Thursday, September 25, 2008

Café Artist

view from one of my favourite cafés in Dresden
You can read more about my trip to Dresden on Crafty Green Poet, here.

In our illicit rendezvous,
oblivious to most, except
the promise of forbidden pleasure,
we were barely aware of you,
sketching quietly in the background.

At next season’s
‘Meet the Artist Night’
we wonder as your eyes light up
in recognition we don’t share.

We wander carefully round to view
(no touching just in case).
The pictures do not inspire or move,
but disturb in some peculiar way.

We stop before a canvas –
the largest in the room,
a portrait of our favourite haunt
and unmistakeably of us.

Our infidelity on display,
we need to find a place to hide,
when from the corner of my eye,
I see someone I recognise –
his wife,

she’s with another man.

Previously published in Poetry Scotland and nothing to do with Dresden!

for Totally Optional Prompts

Thursday, September 18, 2008

Weißig, Dresden

A church in Weißig, a village on the outskirts of Dresden. You can read a bit about the youth farm in Weißig on Crafty Green Poet here.

Monday, September 15, 2008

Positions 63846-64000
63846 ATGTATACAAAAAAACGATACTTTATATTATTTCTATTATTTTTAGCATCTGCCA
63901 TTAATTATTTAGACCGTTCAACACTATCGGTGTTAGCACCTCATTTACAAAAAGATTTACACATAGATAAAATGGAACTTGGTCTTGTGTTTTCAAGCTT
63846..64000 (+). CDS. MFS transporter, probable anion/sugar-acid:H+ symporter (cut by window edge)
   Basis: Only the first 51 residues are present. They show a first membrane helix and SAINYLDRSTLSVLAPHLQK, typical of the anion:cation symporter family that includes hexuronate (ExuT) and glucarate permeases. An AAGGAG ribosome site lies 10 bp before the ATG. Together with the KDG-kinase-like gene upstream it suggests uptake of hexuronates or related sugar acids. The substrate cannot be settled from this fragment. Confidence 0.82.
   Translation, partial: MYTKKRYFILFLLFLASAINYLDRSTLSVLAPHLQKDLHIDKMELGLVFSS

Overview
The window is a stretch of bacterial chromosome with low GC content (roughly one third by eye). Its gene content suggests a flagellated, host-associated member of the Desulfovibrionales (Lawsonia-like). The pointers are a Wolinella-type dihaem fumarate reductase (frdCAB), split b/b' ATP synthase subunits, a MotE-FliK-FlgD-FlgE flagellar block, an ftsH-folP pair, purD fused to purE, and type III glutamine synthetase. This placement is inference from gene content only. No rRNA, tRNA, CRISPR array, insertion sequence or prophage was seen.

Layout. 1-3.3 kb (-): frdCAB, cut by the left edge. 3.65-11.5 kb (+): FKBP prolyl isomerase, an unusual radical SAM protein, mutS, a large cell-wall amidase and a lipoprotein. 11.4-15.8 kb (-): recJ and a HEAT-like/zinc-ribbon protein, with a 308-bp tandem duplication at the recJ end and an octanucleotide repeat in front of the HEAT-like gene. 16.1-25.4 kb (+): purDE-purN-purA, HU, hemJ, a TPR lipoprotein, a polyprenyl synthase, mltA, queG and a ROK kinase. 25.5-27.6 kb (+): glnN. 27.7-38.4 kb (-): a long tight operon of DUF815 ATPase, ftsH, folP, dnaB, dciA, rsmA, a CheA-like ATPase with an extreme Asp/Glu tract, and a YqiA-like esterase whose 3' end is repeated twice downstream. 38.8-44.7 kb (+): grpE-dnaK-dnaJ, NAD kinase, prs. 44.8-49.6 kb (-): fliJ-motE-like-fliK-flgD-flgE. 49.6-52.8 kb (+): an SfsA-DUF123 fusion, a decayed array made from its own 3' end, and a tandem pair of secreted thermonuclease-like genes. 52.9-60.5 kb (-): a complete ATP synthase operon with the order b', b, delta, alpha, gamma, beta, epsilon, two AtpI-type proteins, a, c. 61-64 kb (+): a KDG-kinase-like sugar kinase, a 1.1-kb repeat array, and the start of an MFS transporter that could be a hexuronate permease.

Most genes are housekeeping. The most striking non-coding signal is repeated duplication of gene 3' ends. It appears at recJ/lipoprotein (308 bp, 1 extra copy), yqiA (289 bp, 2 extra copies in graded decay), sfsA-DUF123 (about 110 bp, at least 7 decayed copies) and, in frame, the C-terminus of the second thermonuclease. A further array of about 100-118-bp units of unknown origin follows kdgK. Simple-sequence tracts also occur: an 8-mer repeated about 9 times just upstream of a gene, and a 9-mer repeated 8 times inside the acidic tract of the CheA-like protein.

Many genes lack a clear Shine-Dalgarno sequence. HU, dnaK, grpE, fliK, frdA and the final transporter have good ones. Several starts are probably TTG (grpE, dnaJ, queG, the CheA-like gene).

der volle Mond -
ein frisch gebackenes
weißes Brötchen.

the full moon -
a fresh-baked
white bread roll.

(evening barbeque at the Nickern Jugendbauernhof, Dresden)

Thanks to Angelika for correcting my German. You can read more about my trip to Dresden on Crafty Green Poet here and here and more to come!

Monday, September 08, 2008

The Puzzle Box by Paul Squires

I was delighted to receive a copy of Paul's book The Puzzle Box. It's a must read for anyone who is a fan of his Ginga Tao blog, and if you're not a fan yet, why not start reading his work today, here....

The Puzzle Box starts with a letter to a Mr Valesquez, thanking him for the gift of a Chinese Puzzle Box. Not quite poetry, not quite short fiction, some of the pieces that follow feel very cinematic and feature recurring characters (including a jazz pianist and two mysterious Japanese gentlemen, one of whom may or may not be the film director Takeshi Kitano) and recurring items (including the puzzle box but also various hats and a ball with a bell in it) and themes (including tattoos and the meaning of poetry). The writing is clever and visual, my favourite part is probably this, the ending of (...)

if the thought is the poem before it is slowed
by words it hides in here,...,
or in here 'x'
or in (you)

But best of all is the way all the pieces play off each other, tied together by the recurring elements. I really would like to see the film of this book.....